Meissen Porcelain Workshop Tour and Porcelain Museum

Meissen porcelain, featured with the mark of the blue crossed swords, is famous for its highest quality, the best craftsmanship, and of course the ever-popular Blue Onion design. Because of the rarity and popularity of the antique porcelain, the price soars dramatically in recent years. The price of new products is very high due to the traditional production method.

The porcelain workshop tour takes place on the Meissen factory premise. Since Meissen was on my Dresden trip itinerary, I combined the tour with Meissen city trip.

Related post: Meissen, How to Spend a Day in the Porcelain City of Germany

A brief history of Meissen porcelain

Being the first European porcelain, Meissen Porcelain was developed in early 1800 by Ehrenfried Walther von Tschirnhaus. Supported by Augustus the Strong, Europe’s first porcelain manufactory started production in the Alberechtburg Castle.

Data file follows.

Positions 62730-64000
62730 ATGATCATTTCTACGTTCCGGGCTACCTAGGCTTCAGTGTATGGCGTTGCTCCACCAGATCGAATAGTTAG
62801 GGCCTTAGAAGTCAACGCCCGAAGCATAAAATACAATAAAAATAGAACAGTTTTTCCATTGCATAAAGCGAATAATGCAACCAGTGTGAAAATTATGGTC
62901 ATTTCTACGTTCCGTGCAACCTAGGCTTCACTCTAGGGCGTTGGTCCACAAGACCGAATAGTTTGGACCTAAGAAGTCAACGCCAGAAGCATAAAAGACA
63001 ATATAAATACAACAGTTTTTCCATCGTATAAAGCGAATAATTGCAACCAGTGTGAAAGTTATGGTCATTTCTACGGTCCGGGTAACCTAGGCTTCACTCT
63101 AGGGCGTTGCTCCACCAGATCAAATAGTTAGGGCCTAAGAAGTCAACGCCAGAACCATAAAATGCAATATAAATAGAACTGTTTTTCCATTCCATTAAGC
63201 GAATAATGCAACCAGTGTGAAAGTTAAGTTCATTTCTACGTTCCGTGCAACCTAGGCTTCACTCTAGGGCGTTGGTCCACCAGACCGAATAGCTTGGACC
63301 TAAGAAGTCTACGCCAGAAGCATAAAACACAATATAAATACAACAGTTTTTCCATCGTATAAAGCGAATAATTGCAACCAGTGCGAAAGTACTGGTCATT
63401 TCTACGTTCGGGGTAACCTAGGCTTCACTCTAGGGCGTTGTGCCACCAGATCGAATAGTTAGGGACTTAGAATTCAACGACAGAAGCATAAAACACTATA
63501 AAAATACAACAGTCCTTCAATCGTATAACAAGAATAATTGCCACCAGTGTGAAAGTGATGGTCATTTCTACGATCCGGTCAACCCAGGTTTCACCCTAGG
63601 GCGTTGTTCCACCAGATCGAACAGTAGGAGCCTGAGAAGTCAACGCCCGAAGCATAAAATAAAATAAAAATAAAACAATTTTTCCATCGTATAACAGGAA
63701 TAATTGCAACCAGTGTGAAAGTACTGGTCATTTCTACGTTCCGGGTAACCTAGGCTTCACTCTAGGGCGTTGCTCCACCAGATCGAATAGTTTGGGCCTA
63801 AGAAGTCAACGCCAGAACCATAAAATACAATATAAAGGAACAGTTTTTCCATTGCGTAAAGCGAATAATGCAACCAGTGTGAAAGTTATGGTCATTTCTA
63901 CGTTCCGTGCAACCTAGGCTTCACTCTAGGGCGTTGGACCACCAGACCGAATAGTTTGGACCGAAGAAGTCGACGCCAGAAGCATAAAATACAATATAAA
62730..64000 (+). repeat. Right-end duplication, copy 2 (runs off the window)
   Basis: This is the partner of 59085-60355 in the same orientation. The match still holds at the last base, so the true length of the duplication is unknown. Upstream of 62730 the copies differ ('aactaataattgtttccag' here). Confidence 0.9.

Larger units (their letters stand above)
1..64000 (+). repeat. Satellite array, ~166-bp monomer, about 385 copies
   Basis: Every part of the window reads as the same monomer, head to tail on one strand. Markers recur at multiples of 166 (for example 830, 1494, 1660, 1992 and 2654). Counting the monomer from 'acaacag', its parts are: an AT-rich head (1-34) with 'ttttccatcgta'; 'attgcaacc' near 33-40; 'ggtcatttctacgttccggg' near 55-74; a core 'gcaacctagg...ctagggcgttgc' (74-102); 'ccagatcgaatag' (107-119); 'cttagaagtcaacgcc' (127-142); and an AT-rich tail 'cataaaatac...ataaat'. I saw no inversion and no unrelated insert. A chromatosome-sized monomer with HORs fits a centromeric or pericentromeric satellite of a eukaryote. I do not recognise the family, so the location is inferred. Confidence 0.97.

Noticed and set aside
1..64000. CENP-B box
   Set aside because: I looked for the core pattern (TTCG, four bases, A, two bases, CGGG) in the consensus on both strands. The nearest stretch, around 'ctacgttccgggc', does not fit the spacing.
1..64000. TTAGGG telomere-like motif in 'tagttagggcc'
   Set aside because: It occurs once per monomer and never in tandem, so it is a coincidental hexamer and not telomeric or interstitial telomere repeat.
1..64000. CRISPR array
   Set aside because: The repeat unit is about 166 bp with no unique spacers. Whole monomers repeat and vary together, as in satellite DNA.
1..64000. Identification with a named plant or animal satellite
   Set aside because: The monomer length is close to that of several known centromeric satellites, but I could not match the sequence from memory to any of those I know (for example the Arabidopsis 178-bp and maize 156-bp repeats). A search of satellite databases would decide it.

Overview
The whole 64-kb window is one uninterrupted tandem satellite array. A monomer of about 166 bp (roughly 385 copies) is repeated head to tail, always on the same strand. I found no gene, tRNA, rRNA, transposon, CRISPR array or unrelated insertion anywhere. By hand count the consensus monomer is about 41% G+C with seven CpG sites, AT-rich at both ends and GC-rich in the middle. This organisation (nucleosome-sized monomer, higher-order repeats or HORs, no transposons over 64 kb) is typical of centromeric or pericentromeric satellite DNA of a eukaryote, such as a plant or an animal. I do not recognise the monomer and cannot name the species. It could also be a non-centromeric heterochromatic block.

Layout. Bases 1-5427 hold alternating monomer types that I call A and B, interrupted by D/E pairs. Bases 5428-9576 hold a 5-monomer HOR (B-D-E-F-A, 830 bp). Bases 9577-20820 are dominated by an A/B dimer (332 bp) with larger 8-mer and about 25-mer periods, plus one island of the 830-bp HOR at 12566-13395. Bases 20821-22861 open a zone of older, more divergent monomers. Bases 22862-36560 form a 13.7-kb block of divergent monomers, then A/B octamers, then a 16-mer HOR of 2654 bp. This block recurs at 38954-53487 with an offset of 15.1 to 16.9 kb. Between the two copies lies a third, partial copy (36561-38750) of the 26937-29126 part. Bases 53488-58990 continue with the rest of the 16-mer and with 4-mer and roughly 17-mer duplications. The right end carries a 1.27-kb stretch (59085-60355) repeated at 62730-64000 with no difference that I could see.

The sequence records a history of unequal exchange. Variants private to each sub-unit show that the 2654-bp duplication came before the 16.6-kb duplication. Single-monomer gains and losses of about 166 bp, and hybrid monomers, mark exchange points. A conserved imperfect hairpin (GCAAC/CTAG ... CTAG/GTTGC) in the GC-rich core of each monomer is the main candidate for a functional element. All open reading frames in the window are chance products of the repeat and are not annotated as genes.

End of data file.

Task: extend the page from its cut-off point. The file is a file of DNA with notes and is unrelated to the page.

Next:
Johann Friedrich Böttger, the successor of von Tschirnhaus, managed to produce a refined and extremely hard red stoneware. After many experiments, Böttger quickly reached good quality. A few years later, Johann Gregorius Höroldt introduced overglaze painting technique. The signature underglaze “Meissen Blue” was also introduced by Friedrich August Köttig. It was until 1740 the German flowers replaced the Asian decorative style. Since then, the famous Blue Onion design came to the market and became the bestseller style.